Education and communication might be appropriate if there is a problem in managing change which is based on misinformation or lack of information (Beardwell et al 2004). In General Mills, leaders create an atmosphere of mutual trust and respect between managers and employees, and might well be time consuming if large numbers are involved in the change since it is unlikely that mass briefings of people will be sufficient to communicate effectively. General Mills realizes that such situations are likely to require small group briefings and debate if the communication is to be effective. However, often the direction or process of strategic change lacks clarity, so relying on processes of communication alone is problematic (Gratton et al 1999).

In addition to arrangements for the carrying out of organizational processes, management has a responsibility for creating a climate in which people are motivated to work willingly and effectively. General Mills’ organizational climate influences the level of morale and attitudes which members of the organization bring to bear on their work performance and personal relationships. It is admitted that many new employees differed greatly form the “old” staff (General Mills Corporation 2007). In general, morale of new employees and motivation is connected more with career goals than with team spirit and commitment (Beardwell et al 2004).

Management Support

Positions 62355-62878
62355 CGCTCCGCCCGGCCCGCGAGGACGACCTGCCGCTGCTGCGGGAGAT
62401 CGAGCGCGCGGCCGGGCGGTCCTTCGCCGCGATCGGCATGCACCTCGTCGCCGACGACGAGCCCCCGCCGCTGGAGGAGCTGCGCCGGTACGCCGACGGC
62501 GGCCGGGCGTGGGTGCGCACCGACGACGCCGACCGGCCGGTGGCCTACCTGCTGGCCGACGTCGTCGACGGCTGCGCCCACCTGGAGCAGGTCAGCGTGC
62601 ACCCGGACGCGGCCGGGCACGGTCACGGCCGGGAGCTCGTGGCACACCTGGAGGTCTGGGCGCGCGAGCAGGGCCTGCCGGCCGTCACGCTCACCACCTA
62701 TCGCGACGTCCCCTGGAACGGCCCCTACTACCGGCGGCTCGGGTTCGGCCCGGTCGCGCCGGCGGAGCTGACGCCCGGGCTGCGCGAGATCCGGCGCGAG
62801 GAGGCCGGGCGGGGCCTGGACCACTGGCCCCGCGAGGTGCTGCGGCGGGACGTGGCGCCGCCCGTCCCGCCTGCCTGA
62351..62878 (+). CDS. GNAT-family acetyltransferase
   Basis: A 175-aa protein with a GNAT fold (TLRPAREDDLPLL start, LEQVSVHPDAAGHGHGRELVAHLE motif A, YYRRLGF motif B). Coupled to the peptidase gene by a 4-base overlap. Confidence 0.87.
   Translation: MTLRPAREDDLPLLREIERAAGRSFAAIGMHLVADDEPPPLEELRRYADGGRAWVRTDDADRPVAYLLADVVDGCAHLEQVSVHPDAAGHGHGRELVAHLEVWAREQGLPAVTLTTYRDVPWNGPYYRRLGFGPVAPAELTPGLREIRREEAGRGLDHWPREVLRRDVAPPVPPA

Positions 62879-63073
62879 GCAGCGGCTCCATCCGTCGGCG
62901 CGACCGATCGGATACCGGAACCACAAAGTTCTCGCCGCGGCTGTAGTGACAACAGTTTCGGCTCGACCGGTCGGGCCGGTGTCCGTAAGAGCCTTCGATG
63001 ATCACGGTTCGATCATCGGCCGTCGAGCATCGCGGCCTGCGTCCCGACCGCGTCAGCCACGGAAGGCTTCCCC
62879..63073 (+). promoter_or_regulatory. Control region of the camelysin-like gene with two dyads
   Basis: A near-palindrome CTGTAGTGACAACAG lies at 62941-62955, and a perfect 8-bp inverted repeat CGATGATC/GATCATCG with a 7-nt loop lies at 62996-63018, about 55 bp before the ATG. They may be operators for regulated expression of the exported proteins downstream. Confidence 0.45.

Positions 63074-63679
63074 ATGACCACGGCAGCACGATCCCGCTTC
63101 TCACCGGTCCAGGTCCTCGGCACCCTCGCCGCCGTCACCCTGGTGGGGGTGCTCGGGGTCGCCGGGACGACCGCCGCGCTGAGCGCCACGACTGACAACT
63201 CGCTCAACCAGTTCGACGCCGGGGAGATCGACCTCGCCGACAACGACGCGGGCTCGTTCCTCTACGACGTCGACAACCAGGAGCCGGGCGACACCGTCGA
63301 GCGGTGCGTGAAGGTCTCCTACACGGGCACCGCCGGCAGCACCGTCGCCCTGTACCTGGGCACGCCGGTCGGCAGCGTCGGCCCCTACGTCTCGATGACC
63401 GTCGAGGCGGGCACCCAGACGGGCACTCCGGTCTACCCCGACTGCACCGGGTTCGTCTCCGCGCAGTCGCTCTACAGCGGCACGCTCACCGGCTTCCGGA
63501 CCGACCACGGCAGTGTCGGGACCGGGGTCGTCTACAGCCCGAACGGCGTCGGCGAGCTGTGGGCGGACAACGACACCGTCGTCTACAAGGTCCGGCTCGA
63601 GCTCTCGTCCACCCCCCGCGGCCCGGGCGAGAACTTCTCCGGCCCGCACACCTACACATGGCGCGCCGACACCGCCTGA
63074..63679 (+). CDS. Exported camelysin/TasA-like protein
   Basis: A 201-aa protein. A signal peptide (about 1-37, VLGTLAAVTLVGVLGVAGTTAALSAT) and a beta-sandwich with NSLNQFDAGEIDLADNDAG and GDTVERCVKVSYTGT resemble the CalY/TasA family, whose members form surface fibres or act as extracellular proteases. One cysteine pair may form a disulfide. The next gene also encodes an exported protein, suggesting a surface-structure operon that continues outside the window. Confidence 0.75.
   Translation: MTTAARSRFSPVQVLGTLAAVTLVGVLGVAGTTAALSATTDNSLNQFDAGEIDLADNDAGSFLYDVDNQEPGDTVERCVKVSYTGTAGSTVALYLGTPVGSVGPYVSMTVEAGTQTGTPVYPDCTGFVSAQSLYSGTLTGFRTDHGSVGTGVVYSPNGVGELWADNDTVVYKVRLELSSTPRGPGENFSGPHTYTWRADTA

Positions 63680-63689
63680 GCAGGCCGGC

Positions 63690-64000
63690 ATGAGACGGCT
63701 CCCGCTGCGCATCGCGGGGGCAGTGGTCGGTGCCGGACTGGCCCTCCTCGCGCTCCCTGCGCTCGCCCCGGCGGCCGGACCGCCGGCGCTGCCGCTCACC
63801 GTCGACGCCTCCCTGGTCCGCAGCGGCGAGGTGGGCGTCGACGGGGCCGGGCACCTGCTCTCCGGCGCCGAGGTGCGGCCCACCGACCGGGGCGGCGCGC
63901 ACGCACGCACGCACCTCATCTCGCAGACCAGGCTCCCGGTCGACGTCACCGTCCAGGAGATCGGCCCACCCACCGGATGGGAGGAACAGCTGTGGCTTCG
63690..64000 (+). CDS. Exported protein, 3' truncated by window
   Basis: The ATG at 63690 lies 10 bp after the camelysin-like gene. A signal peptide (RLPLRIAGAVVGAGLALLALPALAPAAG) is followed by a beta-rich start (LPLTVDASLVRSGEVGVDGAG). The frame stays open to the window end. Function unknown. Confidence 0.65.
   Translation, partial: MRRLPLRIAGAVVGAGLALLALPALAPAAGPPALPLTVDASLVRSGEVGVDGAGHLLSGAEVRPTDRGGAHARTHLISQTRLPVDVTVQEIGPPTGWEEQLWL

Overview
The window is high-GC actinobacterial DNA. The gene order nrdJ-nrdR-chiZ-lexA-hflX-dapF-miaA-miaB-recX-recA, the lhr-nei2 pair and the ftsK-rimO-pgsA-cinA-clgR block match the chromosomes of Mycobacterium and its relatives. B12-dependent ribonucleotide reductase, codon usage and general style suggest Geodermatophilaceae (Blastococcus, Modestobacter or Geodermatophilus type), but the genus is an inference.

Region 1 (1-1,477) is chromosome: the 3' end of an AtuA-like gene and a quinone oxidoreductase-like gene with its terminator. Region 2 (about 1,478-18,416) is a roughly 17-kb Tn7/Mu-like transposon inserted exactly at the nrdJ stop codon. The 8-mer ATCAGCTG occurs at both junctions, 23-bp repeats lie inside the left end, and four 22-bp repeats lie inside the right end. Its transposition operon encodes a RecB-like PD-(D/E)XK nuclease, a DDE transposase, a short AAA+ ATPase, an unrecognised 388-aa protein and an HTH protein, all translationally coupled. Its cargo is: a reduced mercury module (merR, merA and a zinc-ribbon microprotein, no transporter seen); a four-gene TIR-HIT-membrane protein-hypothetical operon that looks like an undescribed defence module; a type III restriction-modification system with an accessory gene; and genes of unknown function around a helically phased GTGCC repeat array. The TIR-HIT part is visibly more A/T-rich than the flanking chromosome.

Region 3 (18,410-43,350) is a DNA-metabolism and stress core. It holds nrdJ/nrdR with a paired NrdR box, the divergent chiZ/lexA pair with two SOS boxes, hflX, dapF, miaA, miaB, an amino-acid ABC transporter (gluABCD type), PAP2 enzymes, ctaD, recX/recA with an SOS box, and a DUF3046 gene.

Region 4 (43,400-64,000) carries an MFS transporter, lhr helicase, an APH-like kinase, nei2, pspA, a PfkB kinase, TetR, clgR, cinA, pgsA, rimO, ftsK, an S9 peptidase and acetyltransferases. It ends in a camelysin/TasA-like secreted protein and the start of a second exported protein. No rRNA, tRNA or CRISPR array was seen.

The four management functions are planning, organizing, coordination and control (General Mills Corporation 2007). In order to maintain and support healthy organizational culture, managers take into account personalities of employees and their needs, strategic goals and aims of departments and corporate ethics.  Plans depend upon the existence of alternatives, and then decisions have to be made regarding what to do, how to do it, when to do it and by whom it is to be done. A plan is a pre-determine course of action which helps to provide purpose and direction for members of an enterprise. The planning process can be aided by working in an environ­ment which is conducive to it. This is important, as plans develop from the lower levels of administration whose reaction and responses may change and help to form plans. Many employees are involved in training for advancement, which must be a con­tinuous process, but the main point is that these activities must produce a spe­cific plan; without plans, planning activities have no real effect. Leaders’ role in organizing and coordination is essential for the long-term survival of General Mills as it helps to determine the most profitable way to allocate HR resources and implement healthy organizational culture (Armstrong 2001).